Members of the cross-party group on Lords reform, comprising Ken Clarke (Conservative), Robin Cook (Labour), Tony Wright (Labour), Sir George Young (Conservative) and Paul Tyler (Liberal Democrat), which published its report Reforming the House of Lords: Breaking the Deadlock, today (Wednesday) challenged the Government to take their report as the ‘centre of gravity’ on Lords reform.
Leading the debate in Westminster Hall, former Leader of the House of Commons, Robin Cook MP said “legitimacy comes from public consent and public consent in modern times comes from the democratic process of votes in a ballot box.” Referring to Government Ministers’ current penchant for invoking ‘choice’ as the key to improved public services, Mr Cook asked “What possible choice could be more important than the choice of those we send to Parliament.” Calling the debate on Lords reform the “the longest-running soap opera in the West End”, Mr Cook said it was time to “bring down the curtain”. The group had been anxious to build the broadest consensus before publishing its proposals, he said. Speaking after the debate, Mr Cook commented, “The consensus has been built, the reform solution offered and the legislative drafting completed. It is time now for the Government to act.”
Speaking from the Conservative backbenches, former Chancellor of the Exchequer, Kenneth Clarke MP, expressed deep surprise that Parliament should still not have resolved the issue of Lords reform in 2005. Calling the system of electing hereditary Peers at which the Government has now arrived, “extraordinary”, Mr Clarke said “The current Upper Chamber is fatally weakened in its authority and legitimacy.” Speculating that the Prime Minister, in determining to stall Lords reform, is in a minority in his own Government, Mr Clarke insisted the group’s plans could “easily get a majority in the House of Commons and any House of Commons likely to be elected.” Commenting after the debate, Mr Clarke said, “We have put forward a detailed set of practical proposals that can breathe life back into this debate. I challenge the Government to give the Commons time for a Second Reading of our Bill, which would enact the proposals.”
Public Administration Select Committee Chair, Dr Tony Wright MP, told MPs his committee had long ago acknowledged in its report, “[House of Lords] reform is not a zero-sum game in which advances for one chamber are inevitably threats to the other.” Calling on the government to pursue a “coherent position [it] believed in”, Mr Wright called the issue “on any test…the biggest bit of unfinished constitutional business” it had still to resolve.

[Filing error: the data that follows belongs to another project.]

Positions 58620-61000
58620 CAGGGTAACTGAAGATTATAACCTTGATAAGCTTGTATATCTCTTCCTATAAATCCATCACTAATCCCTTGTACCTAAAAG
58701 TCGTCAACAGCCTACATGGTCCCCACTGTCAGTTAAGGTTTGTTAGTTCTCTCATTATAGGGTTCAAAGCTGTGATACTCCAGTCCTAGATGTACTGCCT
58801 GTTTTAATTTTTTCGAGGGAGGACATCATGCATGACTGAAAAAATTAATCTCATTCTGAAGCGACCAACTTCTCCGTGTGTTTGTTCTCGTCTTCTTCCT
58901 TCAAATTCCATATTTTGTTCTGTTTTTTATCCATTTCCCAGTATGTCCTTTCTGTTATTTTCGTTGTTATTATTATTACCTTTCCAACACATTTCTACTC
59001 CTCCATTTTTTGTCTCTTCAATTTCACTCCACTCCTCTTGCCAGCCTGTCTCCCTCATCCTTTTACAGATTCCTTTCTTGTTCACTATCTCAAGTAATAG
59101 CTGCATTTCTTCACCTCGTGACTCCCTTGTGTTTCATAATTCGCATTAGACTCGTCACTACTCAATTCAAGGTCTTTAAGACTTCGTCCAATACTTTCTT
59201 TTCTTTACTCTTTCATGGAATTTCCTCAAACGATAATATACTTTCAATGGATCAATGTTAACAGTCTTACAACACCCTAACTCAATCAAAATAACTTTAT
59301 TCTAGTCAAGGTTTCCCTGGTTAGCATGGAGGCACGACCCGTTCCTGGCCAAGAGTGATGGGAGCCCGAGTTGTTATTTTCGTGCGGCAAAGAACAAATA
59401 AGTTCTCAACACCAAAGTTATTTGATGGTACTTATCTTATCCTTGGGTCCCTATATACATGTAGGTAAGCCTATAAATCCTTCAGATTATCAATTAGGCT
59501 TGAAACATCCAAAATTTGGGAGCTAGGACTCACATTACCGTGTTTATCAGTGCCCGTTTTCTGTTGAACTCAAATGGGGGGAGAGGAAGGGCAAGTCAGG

Former Shadow Leader of the Commons, Sir George Young MP, said the Group’s report offered a “flexible and generous” package to existing life Peers, which represented a “consensus way forward that will break the deadlock”. He continued, “The two chambers [of Parliament] are partners in a joint endeavour to hold the executive to account.”
Paul Tyler MP, Liberal Democrat Shadow Leader of the House, and convenor of the cross-party group spoke responded to the debate for his Party. He told MPs that the group’s plans absolutely did not advocate any party-list based system of election to the Commons, which had worried other MPs in the debate. Referring to the Commons votes on Lords reform in 2003, Mr Tyler said “there was a consensus in favour of majority rule” and dismissed claims by MPs that the Lords themselves should have the final say on reform proposals. “Turkeys shouldn’t have a veto on the timing of Christmas”, he said, “It would be ridiculous to let the House of Lords have pre-eminence.” In conclusion, Mr Tyler reiterated his group’s claim that their report had provided a ‘centre of gravity’ around which reformers from all Parties and both Houses could coalesce.
Speaking after the debate, Mr Tyler said, “I am delighted the debate went so well. We have provided the legislative blueprint for the Prime Minister. There is a clear majority in the Commons for reform. Let him put the matter once again to the vote. We can break the deadlock, but the Prime Minister will first have to turn the key. Meantime, we invite further support for our proposals: all power to the elbow of anyone who can push the Prime Minister into fulfilling his twice-made manifesto commitments.”